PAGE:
Photochemical production of O(1D) by ozone or CO2 photolysis and subsequent exchange with CO2provides a mechanism for generating a 0.5‰ increase in Δ17O in the martian atmosphere with only a ∼1‰ increase in δ18O. A requirement of this model is that there be a corresponding sink for a negative Δ17O atmosphere-surface system. O2 is the atmospheric species that acquires negative Δ17O, but in the martian atmosphere there is only sufficient O2 to accommodate a Δ17O enrichment of 0.1‰ (assuming a CO2-O2 exchange value for Δ17O of ∼50‰). Another possibility is that a sink for O2 with negative Δ17O exists. An oxidized sink of ∼100 mg/cm2 in the martian regolith (ferric? oxides and hydroxides) with Δ17O ∼ –0.5‰ would accommodate atmospheric Δ17O of ∼ 0.5‰.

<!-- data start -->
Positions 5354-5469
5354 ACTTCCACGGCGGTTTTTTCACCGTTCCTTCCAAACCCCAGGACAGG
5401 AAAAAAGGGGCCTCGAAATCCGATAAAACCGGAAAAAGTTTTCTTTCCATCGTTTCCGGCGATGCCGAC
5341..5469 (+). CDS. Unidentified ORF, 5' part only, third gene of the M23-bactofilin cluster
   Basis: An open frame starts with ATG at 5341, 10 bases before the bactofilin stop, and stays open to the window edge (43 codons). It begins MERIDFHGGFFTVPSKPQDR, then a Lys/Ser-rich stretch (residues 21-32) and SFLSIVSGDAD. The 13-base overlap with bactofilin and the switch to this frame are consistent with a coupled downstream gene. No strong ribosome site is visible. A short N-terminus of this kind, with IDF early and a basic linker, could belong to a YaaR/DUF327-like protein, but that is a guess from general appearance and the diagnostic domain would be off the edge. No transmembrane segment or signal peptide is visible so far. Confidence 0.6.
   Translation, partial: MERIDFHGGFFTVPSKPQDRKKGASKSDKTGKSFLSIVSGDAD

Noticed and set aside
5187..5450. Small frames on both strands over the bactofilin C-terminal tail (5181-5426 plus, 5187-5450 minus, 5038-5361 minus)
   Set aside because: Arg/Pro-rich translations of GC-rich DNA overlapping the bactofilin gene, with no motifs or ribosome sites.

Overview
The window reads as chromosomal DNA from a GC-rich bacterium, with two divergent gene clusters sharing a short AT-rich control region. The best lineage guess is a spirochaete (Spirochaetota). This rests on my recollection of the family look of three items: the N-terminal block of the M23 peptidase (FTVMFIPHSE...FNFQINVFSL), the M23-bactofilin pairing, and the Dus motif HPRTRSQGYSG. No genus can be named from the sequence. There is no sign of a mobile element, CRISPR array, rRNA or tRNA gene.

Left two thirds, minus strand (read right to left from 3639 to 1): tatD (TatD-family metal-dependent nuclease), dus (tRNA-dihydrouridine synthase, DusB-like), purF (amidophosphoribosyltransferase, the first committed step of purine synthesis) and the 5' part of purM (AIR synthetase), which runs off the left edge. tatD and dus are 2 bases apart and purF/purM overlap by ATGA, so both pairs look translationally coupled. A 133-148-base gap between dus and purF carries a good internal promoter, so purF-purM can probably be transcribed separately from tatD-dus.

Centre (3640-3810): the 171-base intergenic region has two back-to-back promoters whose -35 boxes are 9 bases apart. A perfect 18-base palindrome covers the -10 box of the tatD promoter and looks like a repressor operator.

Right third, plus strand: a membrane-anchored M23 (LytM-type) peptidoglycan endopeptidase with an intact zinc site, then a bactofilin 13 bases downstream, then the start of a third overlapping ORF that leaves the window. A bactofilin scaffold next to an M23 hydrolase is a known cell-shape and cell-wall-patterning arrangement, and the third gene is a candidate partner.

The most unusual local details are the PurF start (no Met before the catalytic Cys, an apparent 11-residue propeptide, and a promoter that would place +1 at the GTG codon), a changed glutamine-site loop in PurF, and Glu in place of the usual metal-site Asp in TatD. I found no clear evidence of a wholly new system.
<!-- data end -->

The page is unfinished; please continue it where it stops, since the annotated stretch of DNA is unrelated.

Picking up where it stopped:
We suggest that mass-independent chemistry and oxidation of the martian regolith may be the principal reason for the positive Δ17O of the martian atmosphere at the time of carbonate growth in ALH 84001. A 0.5‰ contribution to positive atmospheric Δ17O by escape processes is not supported by the δ18O of ALH 84001 carbonates. Models that explain positive atmospheric Δ17O by heterogeneous accretion are not required and cannot be tested directly. Operation of the former processes permits temporal variations of atmospheric Δ17O if the size of exchangeable O reservoirs varied. Temporal changes in martian atmospheric Δ17O and D/H may explain the negative correlation between the D/H ratio and Δ17O of martian meteorite carbonate and H2O extracted by (14,27). Tests of these hypotheses include oxygen isotope and D/H analyses of additional secondary phases in martian meteorites and samples of atmosphere, soil, and ice to be returned from Mars.